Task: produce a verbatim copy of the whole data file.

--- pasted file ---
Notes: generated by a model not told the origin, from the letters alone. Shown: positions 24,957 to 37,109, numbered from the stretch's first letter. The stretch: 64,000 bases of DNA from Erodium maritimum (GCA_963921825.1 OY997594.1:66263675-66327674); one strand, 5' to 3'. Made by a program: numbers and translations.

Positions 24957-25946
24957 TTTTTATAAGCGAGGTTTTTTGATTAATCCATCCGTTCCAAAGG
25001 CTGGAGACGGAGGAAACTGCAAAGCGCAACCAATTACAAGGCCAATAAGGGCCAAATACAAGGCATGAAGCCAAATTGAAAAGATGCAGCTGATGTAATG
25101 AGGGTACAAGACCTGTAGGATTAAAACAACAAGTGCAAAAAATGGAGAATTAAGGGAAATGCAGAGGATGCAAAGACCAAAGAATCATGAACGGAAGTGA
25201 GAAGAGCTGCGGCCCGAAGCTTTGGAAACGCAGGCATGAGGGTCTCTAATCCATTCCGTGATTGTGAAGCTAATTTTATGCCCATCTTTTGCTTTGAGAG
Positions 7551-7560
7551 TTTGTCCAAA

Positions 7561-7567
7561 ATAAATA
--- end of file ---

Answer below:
Notes: generated by a model not told the origin, from the letters alone. Shown: positions 24,957 to 37,109, numbered from the stretch's first letter. The stretch: 64,000 bases of DNA from Erodium maritimum (GCA_963921825.1 OY997594.1:66263675-66327674); one strand, 5' to 3'. Made by a program: numbers and translations.

Positions 24957-25946
24957 TTTTTATAAGCGAGGTTTTTTGATTAATCCATCCGTTCCAAAGG
25001 CTGGAGACGGAGGAAACTGCAAAGCGCAACCAATTACAAGGCCAATAAGGGCCAAATACAAGGCATGAAGCCAAATTGAAAAGATGCAGCTGATGTAATG
25101 AGGGTACAAGACCTGTAGGATTAAAACAACAAGTGCAAAAAATGGAGAATTAAGGGAAATGCAGAGGATGCAAAGACCAAAGAATCATGAACGGAAGTGA
25201 GAAGAGCTGCGGCCCGAAGCTTTGGAAACGCAGGCATGAGGGTCTCTAATCCATTCCGTGATTGTGAAGCTAATTTTATGCCCATCTTTTGCTTTGAGAG
Positions 7551-7560
7551 TTTGTCCAAA

Positions 7561-7567
7561 ATAAATA